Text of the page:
Glenbrook Academy students travel to China and experience new culture

Group of Glenbrook Academy students pose in su Zhou.

Photos courtesy of Brigid Murphy

Group of Glenbrook Academy students pose in su Zhou.

Taylor Everson, staff reporter

High above the clouds in Huangshan, China, the fog and mist slowly gave way to the lush scenery of the Yellow Mountain Range. The scenic peaks of the mountains were gradually revealed to 22 North and South seniors who travelled to China over the past summer with the Glenbrook Academy.

According to senior George Wood, the Academy students had known that the trip was a possibility since their freshman year. Lasting 14 days, the students travelled to five cities and stayed in various hotels around China. Wood said he had been looking forward to experiencing the language and culture in it’s element.

I was excited to go on the trip because I wanted to see China and where the language came from,” Wood said. “It sort of seemed like the right thing to do because I knew I was going to have a great time and I knew I was going to learn a lot about different cultures and about the language I loved.”

According to Wood, the cultural differences in China were noticeable right away, with one difference being that no price was considered final.

“Our Chinese teacher had asked us to bargain and haggle in Chinese,” Wood said. “One time we went to a market that had a bunch of knock-offs and items for sale. I was haggling for some fake Ray-Bans where the original mark was 500 yuan (about $75), and I ended up getting them for 70 yuan (about $10) because everything is made very cheaply.”

Similar to Wood, senior Kathryn Woo was also looking forward to the trip. As a Chinese-American, Woo believed she learned more about her culture on the trip.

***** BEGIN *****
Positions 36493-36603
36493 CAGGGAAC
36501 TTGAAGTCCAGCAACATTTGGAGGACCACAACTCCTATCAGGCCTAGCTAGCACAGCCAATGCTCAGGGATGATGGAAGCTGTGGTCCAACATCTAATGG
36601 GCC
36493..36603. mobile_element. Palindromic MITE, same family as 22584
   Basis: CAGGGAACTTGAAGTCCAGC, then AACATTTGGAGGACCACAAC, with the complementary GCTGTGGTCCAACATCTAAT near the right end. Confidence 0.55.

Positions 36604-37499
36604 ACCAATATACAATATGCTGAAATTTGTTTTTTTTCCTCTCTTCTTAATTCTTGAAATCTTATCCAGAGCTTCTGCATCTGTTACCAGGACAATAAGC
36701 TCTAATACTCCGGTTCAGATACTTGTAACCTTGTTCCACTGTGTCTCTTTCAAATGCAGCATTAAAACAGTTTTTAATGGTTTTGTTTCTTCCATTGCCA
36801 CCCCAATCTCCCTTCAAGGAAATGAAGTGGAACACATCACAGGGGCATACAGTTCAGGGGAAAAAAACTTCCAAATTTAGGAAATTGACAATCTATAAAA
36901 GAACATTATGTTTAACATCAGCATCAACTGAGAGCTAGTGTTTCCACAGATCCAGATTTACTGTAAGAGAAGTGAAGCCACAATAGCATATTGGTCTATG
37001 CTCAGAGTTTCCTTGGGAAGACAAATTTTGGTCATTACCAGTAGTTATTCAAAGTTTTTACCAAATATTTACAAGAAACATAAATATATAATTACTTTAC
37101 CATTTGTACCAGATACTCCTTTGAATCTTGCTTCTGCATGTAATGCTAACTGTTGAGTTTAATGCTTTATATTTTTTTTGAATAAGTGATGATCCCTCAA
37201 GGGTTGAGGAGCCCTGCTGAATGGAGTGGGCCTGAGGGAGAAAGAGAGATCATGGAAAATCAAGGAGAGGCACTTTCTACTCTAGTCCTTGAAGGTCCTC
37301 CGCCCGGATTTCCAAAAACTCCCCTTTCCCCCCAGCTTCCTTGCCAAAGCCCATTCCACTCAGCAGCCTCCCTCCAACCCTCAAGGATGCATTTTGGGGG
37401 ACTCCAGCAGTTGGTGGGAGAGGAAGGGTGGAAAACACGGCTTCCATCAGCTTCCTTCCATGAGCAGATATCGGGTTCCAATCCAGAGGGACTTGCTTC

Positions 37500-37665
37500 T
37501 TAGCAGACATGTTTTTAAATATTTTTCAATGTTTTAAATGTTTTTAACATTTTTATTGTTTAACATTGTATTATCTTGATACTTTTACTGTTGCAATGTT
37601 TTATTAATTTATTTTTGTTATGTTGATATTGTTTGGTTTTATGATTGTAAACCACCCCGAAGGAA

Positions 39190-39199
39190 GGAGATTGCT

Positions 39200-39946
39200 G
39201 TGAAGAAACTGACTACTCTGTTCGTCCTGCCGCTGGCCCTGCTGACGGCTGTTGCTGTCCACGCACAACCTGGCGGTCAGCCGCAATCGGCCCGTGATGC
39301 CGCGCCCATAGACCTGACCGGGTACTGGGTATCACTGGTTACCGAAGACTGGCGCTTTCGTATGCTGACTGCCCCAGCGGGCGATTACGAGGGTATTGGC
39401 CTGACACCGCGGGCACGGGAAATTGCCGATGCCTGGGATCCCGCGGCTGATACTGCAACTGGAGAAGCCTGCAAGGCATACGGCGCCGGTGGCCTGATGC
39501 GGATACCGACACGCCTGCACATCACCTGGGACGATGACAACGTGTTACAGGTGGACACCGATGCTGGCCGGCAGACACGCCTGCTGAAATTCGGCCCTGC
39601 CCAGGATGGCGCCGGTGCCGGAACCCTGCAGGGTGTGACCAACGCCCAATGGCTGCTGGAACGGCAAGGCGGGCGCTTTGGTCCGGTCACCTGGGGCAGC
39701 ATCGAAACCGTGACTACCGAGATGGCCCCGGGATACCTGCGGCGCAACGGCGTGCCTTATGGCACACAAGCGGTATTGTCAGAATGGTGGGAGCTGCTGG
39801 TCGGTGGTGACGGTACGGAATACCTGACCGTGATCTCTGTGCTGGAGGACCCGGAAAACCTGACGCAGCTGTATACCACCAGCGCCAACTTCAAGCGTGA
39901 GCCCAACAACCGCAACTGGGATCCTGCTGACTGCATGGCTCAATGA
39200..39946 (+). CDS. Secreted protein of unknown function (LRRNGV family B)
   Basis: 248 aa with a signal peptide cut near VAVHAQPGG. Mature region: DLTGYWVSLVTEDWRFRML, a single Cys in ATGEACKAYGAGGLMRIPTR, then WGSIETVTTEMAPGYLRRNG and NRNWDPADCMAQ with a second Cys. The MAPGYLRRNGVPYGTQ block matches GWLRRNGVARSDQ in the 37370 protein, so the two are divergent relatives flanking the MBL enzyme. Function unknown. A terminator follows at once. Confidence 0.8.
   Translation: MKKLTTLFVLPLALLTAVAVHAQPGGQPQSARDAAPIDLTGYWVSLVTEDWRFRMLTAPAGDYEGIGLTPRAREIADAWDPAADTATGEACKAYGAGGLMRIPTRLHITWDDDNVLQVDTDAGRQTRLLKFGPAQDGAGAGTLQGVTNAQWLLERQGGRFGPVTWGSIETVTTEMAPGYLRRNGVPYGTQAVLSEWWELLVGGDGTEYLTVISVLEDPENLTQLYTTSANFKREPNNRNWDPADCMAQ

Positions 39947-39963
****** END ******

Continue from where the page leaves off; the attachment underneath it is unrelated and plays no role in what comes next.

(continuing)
“When I was in China, I saw how much different me and the locals are,” Woo said. “It was fascinating. I was able to be submerged in my own culture. Being in that environment and seeing how things were there was a [good experience for me].”

Although Woo had already been to China once before, she believed this experience was different and she was able to further her language skills.

“I learned that I was capable of communicating with the locals there,” Woo said. “In 2014, I got a chance to use my language skills then, but going back again I got to use a whole lot more. Two of my friends and I got lost a number of times … so I had to ask the locals around us if they saw a group of white Americans walking by.”

Another benefit to the trip was the bonds people made, according to English teacher and trip leader Kerry Galson. Galson said she saw the kids furthering their relationships with each other more than ever while in China.

“Sometimes the kids from Glenbrook North and Glenbrook South in the Academy don’t necessarily grow to know one another deeply every day,” Galson said.  “That is something that was really awesome and unique to the experience in China. I think you need to eat meals with and fall asleep on a bus with and have all of those real life moments in order to have that sort of growth.”

Later, as the Academy group started to hike around the top of the Yellow Mountains, Wood said he realized his appreciation for the culture and the country.

“[At the Yellow Mountains], I understood the magnitude of the place I was in,” Wood said. “That was the moment where I took a step back and said, ‘I am in China’. I don’t think I’ll ever see a place like that unless I go back there, it was so surreal. That was the moment I realized that I really really love China and I would want to go back again.”